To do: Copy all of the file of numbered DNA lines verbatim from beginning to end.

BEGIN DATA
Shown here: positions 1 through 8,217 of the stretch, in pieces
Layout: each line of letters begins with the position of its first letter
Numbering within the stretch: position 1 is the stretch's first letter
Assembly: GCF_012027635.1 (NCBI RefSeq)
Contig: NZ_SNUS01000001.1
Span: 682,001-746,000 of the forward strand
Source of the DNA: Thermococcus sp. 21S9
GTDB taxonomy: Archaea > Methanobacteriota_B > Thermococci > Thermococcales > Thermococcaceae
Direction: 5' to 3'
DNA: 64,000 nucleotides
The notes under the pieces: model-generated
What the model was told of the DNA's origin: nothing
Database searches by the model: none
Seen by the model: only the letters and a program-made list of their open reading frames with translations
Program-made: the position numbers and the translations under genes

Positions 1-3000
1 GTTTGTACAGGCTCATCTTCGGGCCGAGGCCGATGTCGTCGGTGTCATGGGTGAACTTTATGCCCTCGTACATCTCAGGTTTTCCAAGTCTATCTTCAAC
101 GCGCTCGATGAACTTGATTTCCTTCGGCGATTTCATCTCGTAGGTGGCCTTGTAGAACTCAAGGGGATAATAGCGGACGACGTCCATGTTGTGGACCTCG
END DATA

Shown here: positions 1 through 8,217 of the stretch, in pieces
Layout: each line of letters begins with the position of its first letter
Numbering within the stretch: position 1 is the stretch's first letter
Assembly: GCF_012027635.1 (NCBI RefSeq)
Contig: NZ_SNUS01000001.1
Span: 682,001-746,000 of the forward strand
Source of the DNA: Thermococcus sp. 21S9
GTDB taxonomy: Archaea > Methanobacteriota_B > Thermococci > Thermococcales > Thermococcaceae
Direction: 5' to 3'
DNA: 64,000 nucleotides
The notes under the pieces: model-generated
What the model was told of the DNA's origin: nothing
Database searches by the model: none
Seen by the model: only the letters and a program-made list of their open reading frames with translations
Program-made: the position numbers and the translations under genes

Positions 1-3000
1 GTTTGTACAGGCTCATCTTCGGGCCGAGGCCGATGTCGTCGGTGTCATGGGTGAACTTTATGCCCTCGTACATCTCAGGTTTTCCAAGTCTATCTTCAAC
101 GCGCTCGATGAACTTGATTTCCTTCGGCGATTTCATCTCGTAGGTGGCCTTGTAGAACTCAAGGGGATAATAGCGGACGACGTCCATGTTGTGGACCTCG